Such a shift in the approach to supply-chain risk would require action across the Department of Defense, involving efforts in science and technology, research and development, and policy development. It would have even bigger implications for the defense-industrial base and its relationship with the Department of Defense. To work, the legislation would require two key components.
First, legislation should incentivize this shift in how system risk is managed. For example, financial instruments, tax incentives, insurance, and litigation all drive corporate behavior. A bond-like instrument and/or a bonus-like structure could hold capital for an appropriate amount of time after full-rate production and release it once the program risks are fully understood. The appropriate time would be determined based on the size, scale, and complexity of the program. This would give the research communities and government time to understand supply-chain and system integration risk management throughout the entire process.
Second, the government needs the capability to assess technical system integration and supply-chain risk. Therefore, a third-party technical-integration risk-assessment organization should undertake holistic system-engineering assessments to advise the acquisition, security, and intelligence communities in meeting their responsibilities. This organization could be led by a federally funded research and development center or university-affiliated research center acting as a trusted agent and would need to combine testing and evaluation with operational validation and verification at scale. It would need to be staffed with the appropriate level of critical expertise to provide an unbiased assessment.
These requirements would need to be fully funded, and the effort would carry a total cost of several billion dollars. But the long-term savings from more streamlined risk management practices— along with the benefits to national security—make this a small price to pay.
This solution would mitigate the risk of products and systems being developed that have major vulnerabilities, such as open test ports, open interfaces, and a lack of appropriate encryption levels. In the worst case, prime vendors make completely closed systems, which constrains the ability to continuously update those systems to minimize risk. Conversely, by incentivizing secure acquisition approaches such as resiliency, virtualization, containerization, and encryption, the federal government can support more secure practices that would benefit the government and the vendors. This approach would produce appropriately open, but secure, systems that can be rapidly upgraded (software and hardware) based on newly discovered vulnerabilities or threat actions.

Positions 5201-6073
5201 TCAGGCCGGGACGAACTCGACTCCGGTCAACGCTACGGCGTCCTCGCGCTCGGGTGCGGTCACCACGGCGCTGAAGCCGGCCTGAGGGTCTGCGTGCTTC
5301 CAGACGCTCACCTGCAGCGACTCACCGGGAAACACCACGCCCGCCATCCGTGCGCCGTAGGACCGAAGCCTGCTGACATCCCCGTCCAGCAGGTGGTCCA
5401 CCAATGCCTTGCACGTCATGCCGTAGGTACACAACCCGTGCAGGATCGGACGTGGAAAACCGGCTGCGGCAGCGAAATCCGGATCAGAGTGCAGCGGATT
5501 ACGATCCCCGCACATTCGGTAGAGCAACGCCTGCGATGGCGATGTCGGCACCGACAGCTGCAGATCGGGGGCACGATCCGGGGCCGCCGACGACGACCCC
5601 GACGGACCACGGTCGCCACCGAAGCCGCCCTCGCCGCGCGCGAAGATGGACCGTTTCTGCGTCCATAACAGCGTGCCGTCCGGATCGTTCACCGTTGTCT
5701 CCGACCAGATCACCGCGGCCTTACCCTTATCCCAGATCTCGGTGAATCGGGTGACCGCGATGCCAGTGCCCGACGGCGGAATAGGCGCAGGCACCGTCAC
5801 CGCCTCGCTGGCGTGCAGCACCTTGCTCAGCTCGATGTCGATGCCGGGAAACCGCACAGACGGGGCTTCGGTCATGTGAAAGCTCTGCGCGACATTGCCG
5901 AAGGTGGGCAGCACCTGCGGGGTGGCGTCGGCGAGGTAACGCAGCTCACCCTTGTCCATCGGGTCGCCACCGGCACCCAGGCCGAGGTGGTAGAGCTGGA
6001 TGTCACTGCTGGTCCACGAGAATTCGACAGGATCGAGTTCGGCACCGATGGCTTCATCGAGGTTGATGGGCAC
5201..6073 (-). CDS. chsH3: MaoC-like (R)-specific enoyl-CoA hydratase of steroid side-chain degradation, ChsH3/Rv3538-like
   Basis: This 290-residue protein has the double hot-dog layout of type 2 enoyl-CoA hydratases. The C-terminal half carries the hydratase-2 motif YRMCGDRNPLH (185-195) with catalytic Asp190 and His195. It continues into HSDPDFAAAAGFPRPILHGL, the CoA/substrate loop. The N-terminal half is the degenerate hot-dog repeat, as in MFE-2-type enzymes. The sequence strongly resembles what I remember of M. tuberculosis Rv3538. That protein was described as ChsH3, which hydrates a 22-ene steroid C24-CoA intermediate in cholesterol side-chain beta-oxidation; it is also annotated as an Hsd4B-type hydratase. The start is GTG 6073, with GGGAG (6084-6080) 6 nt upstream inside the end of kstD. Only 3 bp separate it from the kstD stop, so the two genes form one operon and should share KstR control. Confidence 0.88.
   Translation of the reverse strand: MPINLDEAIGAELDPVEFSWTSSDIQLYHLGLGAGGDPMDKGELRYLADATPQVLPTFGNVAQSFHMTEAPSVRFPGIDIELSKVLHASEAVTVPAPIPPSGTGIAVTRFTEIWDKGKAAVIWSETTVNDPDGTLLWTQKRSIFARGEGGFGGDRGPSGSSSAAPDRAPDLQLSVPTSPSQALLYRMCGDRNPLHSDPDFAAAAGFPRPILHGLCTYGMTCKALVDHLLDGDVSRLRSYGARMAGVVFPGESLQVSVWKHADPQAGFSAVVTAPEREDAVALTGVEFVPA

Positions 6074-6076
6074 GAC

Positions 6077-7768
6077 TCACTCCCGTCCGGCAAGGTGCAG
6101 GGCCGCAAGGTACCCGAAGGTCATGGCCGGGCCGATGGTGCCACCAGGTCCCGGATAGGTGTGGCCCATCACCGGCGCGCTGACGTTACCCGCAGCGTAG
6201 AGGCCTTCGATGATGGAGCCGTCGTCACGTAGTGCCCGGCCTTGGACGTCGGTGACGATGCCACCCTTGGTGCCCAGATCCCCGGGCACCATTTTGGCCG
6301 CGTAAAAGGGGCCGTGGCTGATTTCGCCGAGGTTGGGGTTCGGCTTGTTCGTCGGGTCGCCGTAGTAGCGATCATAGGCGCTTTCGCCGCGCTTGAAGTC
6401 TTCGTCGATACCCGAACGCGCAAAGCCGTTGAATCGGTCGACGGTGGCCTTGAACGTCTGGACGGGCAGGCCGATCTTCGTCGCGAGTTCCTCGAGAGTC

Implementing such a fundamental change in supply-chain risk management requires strong and determined leadership. Current efforts focused on securing individual hardware and software components are not delivering supply-chain security— they are simply delivering component security. Bold action toward an integrated risk approach is needed for ensuring the security of the United States’ critical defense systems.
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Edward Cardon is a senior counselor at the Cohen Group. He previously served as head of Army Cyber Command.
Harvey Rishikof is director of Policy and Cyber Security Research at the Applied Research Laboratory for Intelligence and Security at the University of Maryland. He previously served as senior policy advisor to the director of national counterintelligence at the Office of the Director of National Intelligence.
Thomas Hedberg is an associate research engineer with the Applied Research Laboratory for Intelligence and Security at the University of Maryland.